Israel raid in Lebanon tests U.N. truce


  • World
  • Saturday, 19 Aug 2006

By Nadim Ladki

BEIRUT (Reuters) - Helicopter-borne Israeli commandos raided a Hizbollah bastion on Saturday in what Lebanon called a "naked violation" of the U.N.-backed truce that halted Israel's 34-day war with the Shi'ite Muslim group. 

Israel said the operation in Lebanon's eastern Bekaa Valley aimed to disrupt weapons supplies to Hizbollah from Syria and Iran. Both countries deny arming the group. 

Lebanese security sources said three Hizbollah guerrillas were killed in a dawn firefight with the Israeli commandos. The Israeli army said it had suffered one dead and two wounded. 

"It is a naked violation of the cessation of hostilities declared by the Security Council," Prime Minister Fouad Siniora told reporters, referring to an Aug. 11 resolution. 

Siniora said he had protested to visiting U.N. envoys. The truce came into effect on Monday. 

Commandos in two vehicles unloaded from helicopters were intercepted on their way to an office of a Hizbollah leader, Sheikh Mohammed Yazbek, in the village of Bodai, the Lebanese sources said. The Israelis withdrew under cover of air strikes. 

"Special forces carried out an operation to disrupt terror actions against Israel with an emphasis on the transfer of munitions from Syria and Iran to Hizbollah," Israel's army said. 

Bodai is 15 km northwest of the ancient city of Baalbek and 26 km from the Syrian border. 

The raid coincided with a Lebanese army drive to tighten its grip on the border with Syria. Thousands of troops deployed to block smuggling routes on Saturday, security sources said. 

Nevertheless, the Israeli Foreign Ministry said continued Hizbollah arms shipments and the absence of Lebanese and international troops on the border had made the raid necessary. 

"Israel reserves the right to act in order to enforce the spirit of the (U.N.) resolution," said spokesman Mark Regev. 

Resolution 1701 ordered Israel to end "all offensive military actions" and Hizbollah to end all attacks. It also called for an embargo on unauthorised arms supplies to Lebanon. 

Parliament Speaker Nabih Berri, Hizbollah's main ally in government, said he had also complained to the U.N. envoys, Terje Roed-Larsen and Vijay Nambiar, about the raid and said he was sure the guerrillas were too smart to retaliate.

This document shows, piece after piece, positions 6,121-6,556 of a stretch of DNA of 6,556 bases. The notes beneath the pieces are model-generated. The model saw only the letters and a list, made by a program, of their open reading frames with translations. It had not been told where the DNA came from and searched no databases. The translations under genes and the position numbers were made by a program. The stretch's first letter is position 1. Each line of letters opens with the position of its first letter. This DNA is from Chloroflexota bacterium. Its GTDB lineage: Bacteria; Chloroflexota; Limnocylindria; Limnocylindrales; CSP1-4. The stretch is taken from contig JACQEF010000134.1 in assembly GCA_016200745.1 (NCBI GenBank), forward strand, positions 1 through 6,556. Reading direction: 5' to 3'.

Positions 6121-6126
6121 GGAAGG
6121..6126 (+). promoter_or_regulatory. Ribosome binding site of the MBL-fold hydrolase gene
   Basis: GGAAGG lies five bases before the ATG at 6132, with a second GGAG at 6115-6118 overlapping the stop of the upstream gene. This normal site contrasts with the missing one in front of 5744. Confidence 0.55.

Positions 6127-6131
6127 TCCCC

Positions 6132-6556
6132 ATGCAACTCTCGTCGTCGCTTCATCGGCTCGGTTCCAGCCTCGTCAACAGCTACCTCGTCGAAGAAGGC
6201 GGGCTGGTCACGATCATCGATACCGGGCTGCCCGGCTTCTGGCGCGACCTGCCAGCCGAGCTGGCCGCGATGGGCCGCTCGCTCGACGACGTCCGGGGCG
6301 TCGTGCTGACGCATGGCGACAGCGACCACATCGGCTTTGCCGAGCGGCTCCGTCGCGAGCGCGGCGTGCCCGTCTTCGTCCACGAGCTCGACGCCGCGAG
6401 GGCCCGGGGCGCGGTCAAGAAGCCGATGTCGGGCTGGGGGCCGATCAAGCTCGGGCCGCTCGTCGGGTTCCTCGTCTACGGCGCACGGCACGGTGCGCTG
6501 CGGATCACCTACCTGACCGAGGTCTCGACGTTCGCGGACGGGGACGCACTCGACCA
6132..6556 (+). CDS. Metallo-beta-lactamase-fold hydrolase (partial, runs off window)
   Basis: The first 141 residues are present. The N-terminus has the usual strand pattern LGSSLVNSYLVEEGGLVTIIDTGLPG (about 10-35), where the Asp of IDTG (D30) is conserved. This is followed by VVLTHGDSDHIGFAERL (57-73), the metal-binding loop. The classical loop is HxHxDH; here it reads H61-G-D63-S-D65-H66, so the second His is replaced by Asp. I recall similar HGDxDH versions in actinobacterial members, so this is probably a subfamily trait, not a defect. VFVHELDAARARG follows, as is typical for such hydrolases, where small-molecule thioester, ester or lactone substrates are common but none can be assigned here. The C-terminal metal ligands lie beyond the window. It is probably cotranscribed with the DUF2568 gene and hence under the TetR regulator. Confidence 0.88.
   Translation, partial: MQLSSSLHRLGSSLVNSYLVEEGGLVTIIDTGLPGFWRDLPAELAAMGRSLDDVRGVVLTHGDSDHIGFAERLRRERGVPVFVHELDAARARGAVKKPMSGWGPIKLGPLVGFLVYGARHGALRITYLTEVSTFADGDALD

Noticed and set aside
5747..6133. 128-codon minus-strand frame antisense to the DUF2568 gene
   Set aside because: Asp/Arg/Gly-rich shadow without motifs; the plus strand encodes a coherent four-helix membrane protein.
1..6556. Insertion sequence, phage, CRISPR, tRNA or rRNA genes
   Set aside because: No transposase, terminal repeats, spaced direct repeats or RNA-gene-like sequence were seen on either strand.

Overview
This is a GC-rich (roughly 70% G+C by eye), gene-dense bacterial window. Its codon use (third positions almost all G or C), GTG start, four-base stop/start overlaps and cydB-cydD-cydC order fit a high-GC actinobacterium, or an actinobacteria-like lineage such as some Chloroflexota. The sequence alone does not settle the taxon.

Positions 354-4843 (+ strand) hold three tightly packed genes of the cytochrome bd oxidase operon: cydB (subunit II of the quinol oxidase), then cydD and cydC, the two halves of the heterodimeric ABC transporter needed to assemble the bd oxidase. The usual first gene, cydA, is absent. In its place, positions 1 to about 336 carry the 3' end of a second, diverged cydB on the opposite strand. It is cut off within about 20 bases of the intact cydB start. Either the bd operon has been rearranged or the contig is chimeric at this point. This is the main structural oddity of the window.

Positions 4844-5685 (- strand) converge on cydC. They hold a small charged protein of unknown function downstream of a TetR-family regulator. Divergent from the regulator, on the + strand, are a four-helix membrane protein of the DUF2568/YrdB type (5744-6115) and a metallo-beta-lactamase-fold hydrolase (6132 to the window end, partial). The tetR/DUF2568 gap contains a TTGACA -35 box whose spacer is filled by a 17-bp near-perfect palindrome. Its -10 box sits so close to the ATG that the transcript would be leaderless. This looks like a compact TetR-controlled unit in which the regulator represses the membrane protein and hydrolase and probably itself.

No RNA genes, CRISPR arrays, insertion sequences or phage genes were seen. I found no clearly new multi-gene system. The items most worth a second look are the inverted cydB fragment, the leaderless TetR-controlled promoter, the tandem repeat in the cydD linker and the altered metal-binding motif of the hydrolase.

"CESSATION OF HOSTILITIES" 

At least 1,183 people in Lebanon and 157 Israelis were killed in the war. Israel said it had killed more than 530 Hizbollah fighters -- at least five times more than the group has acknowledged. Hizbollah buried 54 guerrillas across Lebanon on Saturday, the largest total on a single day. 

The U.N. resolution also called for a strengthened U.N. force to support a Lebanese army deployment in the south. 

Fifty French military engineers disembarked at UNIFIL's base in Naqoura in the south, the first reinforcements since the war. 

The engineers were among 200 pledged by France, which has disappointed U.N. and U.S. hopes that it would form the backbone of the expanded U.N. force to supervise the truce, support the Lebanese army and monitor the withdrawal of Israeli troops. 

French President Jacques Chirac spoke with the prime ministers of Italy, Finland and Turkey to stress the need for a clearer mandate for the force, known as UNIFIL, his office said. 

Chirac also spoke with German Chancellor Angela Merkel on Friday on the same subject. France played a big role in drafting the U.N. resolution and had been expected to lead the new force. 

The United Nations wants to field an advance force of 3,500 troops by Sept. 2 and the entire complement of 13,000 extra troops by Nov. 4, as authorised by the U.N. resolution. 

The Lebanese army began deploying in the south on Thursday. Hizbollah fighters have lain low, without relinquishing their weapons, including the rockets they rained on Israel in the war. 

U.N. Secretary-General Kofi Annan urged Israel and Lebanon to make "painful compromises" to win the release of captured Israeli soldiers and settle the issue of Lebanese prisoners. 

The war began after Hizbollah snatched two Israeli soldiers in a cross-border raid on July 12, saying it wanted to trade them for Lebanese and Arab prisoners held in Israel. 

Israel seized Palestinian Deputy Prime Minister Naser al-Shaer, a top official of the Hamas militant group, at his home in the occupied West Bank on Saturday. 

Hours later, a Palestinian gunman killed an Israeli soldier near the West Bank city of Nablus and was then shot dead by troops, the army and medics said. 

Israel has detained more than two dozen Hamas lawmakers and several other cabinet ministers since late June when it launched an offensive after Gaza militants seized a soldier. 

(Additional reporting by Jerusalem, Paris and U.N. bureaux) 

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